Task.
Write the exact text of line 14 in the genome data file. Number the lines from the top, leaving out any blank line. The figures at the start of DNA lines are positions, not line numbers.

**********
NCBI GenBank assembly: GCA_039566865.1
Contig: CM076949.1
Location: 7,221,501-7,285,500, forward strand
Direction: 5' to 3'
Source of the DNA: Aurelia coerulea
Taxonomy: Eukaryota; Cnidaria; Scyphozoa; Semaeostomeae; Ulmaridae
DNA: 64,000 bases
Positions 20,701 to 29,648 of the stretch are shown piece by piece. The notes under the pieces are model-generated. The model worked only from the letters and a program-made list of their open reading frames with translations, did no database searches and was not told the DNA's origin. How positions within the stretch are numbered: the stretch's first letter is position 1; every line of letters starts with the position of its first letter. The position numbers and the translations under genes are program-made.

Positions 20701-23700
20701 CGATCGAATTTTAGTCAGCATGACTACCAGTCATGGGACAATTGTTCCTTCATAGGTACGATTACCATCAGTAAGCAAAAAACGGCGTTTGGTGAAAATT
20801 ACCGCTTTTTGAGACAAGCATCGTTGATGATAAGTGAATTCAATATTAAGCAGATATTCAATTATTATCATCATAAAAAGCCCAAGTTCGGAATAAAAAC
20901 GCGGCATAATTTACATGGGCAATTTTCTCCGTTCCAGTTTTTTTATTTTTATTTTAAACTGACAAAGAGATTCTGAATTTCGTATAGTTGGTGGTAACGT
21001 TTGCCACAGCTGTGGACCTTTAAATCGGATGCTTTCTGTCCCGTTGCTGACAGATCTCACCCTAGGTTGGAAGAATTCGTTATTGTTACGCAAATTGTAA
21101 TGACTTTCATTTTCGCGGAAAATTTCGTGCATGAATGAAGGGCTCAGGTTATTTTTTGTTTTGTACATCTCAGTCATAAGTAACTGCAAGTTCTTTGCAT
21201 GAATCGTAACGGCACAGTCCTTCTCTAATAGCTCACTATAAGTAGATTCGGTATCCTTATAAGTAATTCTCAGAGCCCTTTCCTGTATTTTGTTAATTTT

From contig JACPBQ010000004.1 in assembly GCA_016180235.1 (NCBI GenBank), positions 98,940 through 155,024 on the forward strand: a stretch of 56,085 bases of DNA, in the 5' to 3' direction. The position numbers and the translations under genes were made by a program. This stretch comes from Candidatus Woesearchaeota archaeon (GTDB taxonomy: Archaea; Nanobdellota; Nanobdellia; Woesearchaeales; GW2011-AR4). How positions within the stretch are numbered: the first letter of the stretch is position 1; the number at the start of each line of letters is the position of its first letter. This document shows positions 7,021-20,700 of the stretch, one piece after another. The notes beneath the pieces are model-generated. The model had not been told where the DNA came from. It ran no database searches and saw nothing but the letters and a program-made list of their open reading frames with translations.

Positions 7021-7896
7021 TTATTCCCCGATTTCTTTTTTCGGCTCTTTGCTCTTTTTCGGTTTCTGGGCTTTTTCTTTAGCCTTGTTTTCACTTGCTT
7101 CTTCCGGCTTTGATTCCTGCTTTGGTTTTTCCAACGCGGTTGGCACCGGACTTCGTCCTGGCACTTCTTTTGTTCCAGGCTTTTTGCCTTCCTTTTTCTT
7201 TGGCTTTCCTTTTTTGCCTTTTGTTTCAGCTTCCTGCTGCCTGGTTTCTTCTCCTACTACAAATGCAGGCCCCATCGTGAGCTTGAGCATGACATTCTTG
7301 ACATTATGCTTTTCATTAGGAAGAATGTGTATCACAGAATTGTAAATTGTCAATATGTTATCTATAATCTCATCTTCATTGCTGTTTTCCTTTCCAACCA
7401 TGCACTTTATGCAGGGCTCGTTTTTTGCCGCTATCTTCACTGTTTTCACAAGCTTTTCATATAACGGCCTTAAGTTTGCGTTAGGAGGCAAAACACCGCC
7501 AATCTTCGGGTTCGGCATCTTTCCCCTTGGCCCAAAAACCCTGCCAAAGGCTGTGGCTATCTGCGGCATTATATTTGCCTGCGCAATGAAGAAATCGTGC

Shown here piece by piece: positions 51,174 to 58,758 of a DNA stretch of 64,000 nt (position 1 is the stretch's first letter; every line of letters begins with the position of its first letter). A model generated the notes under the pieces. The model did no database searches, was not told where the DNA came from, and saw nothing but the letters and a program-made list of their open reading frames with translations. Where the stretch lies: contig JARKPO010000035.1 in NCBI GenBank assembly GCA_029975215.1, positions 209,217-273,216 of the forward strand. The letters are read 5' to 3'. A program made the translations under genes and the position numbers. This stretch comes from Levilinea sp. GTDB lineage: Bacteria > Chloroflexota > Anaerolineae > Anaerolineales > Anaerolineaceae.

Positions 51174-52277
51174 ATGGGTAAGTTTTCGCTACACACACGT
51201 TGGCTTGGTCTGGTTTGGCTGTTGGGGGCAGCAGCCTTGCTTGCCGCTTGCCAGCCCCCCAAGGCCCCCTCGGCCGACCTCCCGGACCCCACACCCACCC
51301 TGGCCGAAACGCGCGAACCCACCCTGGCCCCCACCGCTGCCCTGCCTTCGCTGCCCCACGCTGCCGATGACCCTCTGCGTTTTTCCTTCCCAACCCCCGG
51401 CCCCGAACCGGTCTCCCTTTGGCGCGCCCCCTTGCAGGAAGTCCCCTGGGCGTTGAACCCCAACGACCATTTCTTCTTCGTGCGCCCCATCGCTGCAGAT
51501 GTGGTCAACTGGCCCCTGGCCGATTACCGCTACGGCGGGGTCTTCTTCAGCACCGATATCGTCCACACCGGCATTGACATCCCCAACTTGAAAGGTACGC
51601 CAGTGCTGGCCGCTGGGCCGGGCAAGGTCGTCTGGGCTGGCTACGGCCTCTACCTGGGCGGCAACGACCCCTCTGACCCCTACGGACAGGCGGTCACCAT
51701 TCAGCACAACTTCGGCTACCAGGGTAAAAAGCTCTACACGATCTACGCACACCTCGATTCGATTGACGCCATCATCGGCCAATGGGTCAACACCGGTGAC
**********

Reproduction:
21101 TGACTTTCATTTTCGCGGAAAATTTCGTGCATGAATGAAGGGCTCAGGTTATTTTTTGTTTTGTACATCTCAGTCATAAGTAACTGCAAGTTCTTTGCAT